Commerson’s dolphin

Cephalorhynchus commersonii

Commerson’s dolphins have unique black and white colour markings and are easy to recognise; they are nick-named panda dolphins. Baby Commerson’s dolphins are not black and white, they are grey all over and change colour as they get older.

Commerson’s dolphins show typical dolphin curiosity towards humans and will readily approach boats to bowride and wake ride. They are energetic and active, often performing figure of eight swim-patterns underneath boats, spinning underwater and leaping clear of the water. Commerson’s dolphins also appear to enjoy surfing on waves close to shore.

Other names: piebald dolphin, panda dolphin, tonina overa

Commerson's dolphin illustration
Male Female Calf
Maximum length 1.8m 1.8m 0.65m
Maximum weight 86kg 86kg 5.5kg

IUCN conservation status: Least concern
The Kerguelen subspecies is currently listed as Endangered in the regional IUCN Red List for French Southern Territories.

What do Commerson’s dolphins look like?

Commerson’s dolphins are small, chubby dolphins with cone-shaped heads and no beak. Their most obvious feature is their sharp black and white markings. The body (back and belly) is mainly white and the throat is white. Their heads, faces, flippers, dorsal fin and tail are black. Their flippers are small and paddle-shaped and their tail flukes have rounded tips. The dorsal fin is large and rounded; it looks like one of Mickey Mouse’s ears.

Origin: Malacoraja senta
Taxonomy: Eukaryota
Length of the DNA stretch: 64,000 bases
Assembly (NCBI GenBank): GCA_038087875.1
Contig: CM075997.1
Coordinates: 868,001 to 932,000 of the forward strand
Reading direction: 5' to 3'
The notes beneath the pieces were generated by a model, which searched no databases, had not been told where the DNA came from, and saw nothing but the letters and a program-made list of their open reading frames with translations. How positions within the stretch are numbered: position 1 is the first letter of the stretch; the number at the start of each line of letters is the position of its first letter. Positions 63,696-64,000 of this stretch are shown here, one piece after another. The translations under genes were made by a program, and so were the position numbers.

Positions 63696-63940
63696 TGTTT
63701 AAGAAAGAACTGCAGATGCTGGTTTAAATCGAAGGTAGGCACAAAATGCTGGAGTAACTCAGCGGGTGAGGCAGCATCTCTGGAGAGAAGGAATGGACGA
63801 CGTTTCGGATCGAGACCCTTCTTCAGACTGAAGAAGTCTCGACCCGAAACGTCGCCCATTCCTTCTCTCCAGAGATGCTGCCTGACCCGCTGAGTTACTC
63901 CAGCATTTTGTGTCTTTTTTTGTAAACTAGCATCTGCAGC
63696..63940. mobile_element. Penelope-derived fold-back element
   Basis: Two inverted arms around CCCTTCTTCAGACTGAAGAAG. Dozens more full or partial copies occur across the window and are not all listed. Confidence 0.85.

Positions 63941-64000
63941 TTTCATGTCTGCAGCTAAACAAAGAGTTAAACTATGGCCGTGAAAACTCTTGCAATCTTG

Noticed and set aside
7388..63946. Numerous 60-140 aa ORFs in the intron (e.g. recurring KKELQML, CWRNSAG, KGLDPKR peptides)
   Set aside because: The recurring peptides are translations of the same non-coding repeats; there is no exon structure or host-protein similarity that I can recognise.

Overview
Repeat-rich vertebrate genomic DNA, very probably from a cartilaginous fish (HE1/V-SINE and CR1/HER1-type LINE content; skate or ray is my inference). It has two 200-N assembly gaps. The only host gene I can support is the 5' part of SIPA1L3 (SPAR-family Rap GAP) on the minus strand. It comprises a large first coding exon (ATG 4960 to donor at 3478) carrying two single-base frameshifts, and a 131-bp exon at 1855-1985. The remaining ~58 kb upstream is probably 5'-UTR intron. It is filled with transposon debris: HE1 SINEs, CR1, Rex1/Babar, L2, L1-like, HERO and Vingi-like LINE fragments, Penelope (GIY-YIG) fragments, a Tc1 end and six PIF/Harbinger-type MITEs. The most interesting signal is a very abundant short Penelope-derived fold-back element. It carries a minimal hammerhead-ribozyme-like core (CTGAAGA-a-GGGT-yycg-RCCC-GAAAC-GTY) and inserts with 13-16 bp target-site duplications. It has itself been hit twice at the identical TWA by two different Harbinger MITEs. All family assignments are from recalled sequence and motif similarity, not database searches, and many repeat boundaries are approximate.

Commerson’s dolphin babies are grey, black or brown; they change colour and develop vivid markings as they get older. Juveniles are black and grey and adults are black and white.

The largest Commerson’s dolphins are those living around the Kerguelen Islands and can grow up to 1.8 m (5 ft 11 in) long. The smaller South American Commerson’s dolphins grow to 1.46 m (4 ft 8 in). The Kerguelen population with up to 86kg compared with their South American cousins at 45kg.

What’s life like for a Commerson’s dolphin?

Commerson’s dolphins are generally found in shallow coastal waters in small groups of fewer than ten individuals but they can gather seasonally in groups of up to 100 for feeding and breeding.